current tax year due to the deduction for the repaid income or the reduction in
                     tax for the prior year or years due to exclusion of the repaid income. The
                     reduction in tax qualifies as a refundable tax credit on the return for the current
                     year. 20
                           (4) Standard Deduction. The statutory standard deduction is $1,230 for
                     single taxpayers and marrieds filing separately, and $3,030 for marrieds filing
                     jointly, surviving spouses, and heads of household. Effective for tax years
                     beginning on or after January 1, 1990, the standard deduction is to be
                     increased, or indexed, by the cumulative standard deduction factor computed by
                     the Department of Revenue based upon an inflation indicator. (The implicit price
                     deflator was used for the 1990 tax year through the 1995 tax year. Beginning
                     with the 1996 tax year the gross domestic product price deflator is used.) The
                     cumulative standard deduction factor cannot fall below 100 percent of the
                     statutory deduction amount. 21 For tax year 2007, the Iowa standard deduction is


18
   Iowa Code § 422.8(2); Iowa Admin. Code 701-40.45.
19
   Iowa Code § 422.7(13). Up to 85 percent of social security benefits received remains taxable for federal income tax purposes; IRC § 86.
20
   Iowa Code § 422.5(10).
21
   Iowa Code §§ 422.4(2), 422.9(1), 422.21.


                                                                      7
            State Taxation in Iowa
                    $1,700 for single taxpayers and for each taxpayer if married and filing
                    separately. The standard deduction for married taxpayers filing jointly, surviving
                    spouse, and head of household is $4,200.
                         (5) Itemized Deductions. Iowa itemized deductions are the same as
                    those allowed under federal law except that no deduction is allowed for Iowa
                    income tax payments, and the following additional items may be deducted:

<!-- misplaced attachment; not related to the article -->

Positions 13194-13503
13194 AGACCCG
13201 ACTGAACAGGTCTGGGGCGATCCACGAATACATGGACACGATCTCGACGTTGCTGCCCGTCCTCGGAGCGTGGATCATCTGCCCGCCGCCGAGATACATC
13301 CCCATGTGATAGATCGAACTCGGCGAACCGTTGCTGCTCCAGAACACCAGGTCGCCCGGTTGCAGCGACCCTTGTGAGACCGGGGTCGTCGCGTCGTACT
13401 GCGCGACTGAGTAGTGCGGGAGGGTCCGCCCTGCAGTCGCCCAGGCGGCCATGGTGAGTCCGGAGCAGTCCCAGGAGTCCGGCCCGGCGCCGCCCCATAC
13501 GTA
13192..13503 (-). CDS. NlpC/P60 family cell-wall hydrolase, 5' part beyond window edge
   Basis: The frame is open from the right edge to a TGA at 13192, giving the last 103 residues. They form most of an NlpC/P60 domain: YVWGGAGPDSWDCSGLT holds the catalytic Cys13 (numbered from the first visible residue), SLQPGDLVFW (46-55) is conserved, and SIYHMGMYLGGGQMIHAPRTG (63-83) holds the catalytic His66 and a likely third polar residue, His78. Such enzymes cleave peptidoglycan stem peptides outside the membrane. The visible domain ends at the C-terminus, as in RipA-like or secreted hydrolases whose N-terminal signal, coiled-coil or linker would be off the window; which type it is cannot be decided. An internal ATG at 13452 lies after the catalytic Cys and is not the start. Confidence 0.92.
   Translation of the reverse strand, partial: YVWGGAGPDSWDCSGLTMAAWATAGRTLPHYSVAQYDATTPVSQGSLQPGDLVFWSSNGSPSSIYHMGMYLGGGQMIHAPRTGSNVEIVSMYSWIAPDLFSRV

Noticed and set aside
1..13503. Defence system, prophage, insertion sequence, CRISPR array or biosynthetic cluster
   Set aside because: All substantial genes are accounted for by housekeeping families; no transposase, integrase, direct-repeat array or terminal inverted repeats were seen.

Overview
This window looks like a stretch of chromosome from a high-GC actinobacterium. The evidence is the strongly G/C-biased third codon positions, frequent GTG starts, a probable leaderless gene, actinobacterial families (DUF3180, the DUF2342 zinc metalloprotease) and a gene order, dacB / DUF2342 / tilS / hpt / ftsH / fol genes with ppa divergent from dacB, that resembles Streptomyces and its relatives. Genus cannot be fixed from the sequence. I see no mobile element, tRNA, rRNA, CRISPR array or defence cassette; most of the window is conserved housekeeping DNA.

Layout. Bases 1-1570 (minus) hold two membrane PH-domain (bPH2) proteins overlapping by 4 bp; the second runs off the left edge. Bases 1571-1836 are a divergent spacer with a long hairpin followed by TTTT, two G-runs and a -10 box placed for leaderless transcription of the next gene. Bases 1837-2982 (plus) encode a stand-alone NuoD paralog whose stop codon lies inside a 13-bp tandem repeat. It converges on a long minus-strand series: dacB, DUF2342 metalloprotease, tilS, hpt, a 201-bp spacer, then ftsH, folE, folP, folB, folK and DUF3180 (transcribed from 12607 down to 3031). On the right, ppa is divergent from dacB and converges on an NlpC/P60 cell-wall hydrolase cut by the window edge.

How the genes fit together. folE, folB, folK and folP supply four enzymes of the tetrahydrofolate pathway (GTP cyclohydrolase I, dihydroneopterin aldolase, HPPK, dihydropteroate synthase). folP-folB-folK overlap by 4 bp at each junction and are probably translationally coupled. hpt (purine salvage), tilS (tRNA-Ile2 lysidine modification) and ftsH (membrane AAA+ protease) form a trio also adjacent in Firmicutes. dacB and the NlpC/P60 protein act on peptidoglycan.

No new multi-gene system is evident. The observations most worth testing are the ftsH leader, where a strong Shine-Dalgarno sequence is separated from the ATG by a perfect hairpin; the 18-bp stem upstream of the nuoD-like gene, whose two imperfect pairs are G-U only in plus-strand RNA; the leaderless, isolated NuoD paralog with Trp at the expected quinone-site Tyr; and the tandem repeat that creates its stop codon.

• Those adoption expenses which exceed 3 percent of net income.
                           • Mileage incurred by a taxpayer in volunteer work for a charitable
                              organization.
                           • Certain dependent care expenses not to exceed $5,000.
                           • Amount of mortgage interest credit under IRC § 25 to the extent the
                              credit decreased the amount of interest that is deductible on the
                              federal return. 22
                         (6) Federal Deductibility. Iowa law allows a deduction to each individual
                    taxpayer for federal income tax paid during the tax year or, for accrual-basis
                    taxpayers, the amount of federal income tax liability for the tax year equal to 100
                    percent of such federal income tax reduced by any refund received. However,
                    no adjustment for federal income tax paid or refunded is allowed for a tax year in
                    which an Iowa return was not required to be filed. 23
                         The amount received during the 2001 tax year of the advanced refund of
                    the rate reduction tax credit pursuant to federal Pub. L. No. 107-16 or received in
                    the 2002 tax year pursuant to federal Pub. L. No. 107-16 which is attributable to
                    the rate reduction tax credit is not to be included in determining the amount of
                    the deduction for federal income tax paid. 24
                         (7) Net Operating Loss. If after all adjustments are made, there is a net
                    operating loss for tax years beginning after August 5, 1997, the loss may be
                    carried back two tax years or forward for up to 20 tax years. The carryback
                    period is three years if the taxpayer operates a small business or farm in a
                    presidentially declared disaster area. However, the carryback period for net
                    operating losses from farming businesses is increased to five years to the extent
                    the losses are for tax years beginning on or after January 1, 1998. 25 For tax
                    years beginning prior to August 6, 1997, the loss may be carried back three tax
                    years or carried forward for up to 15 tax years.
                    v. Adjustments to Tax Liability — Tax Credits.
                         (1) Personal Exemption Credit.           The Iowa personal exemption is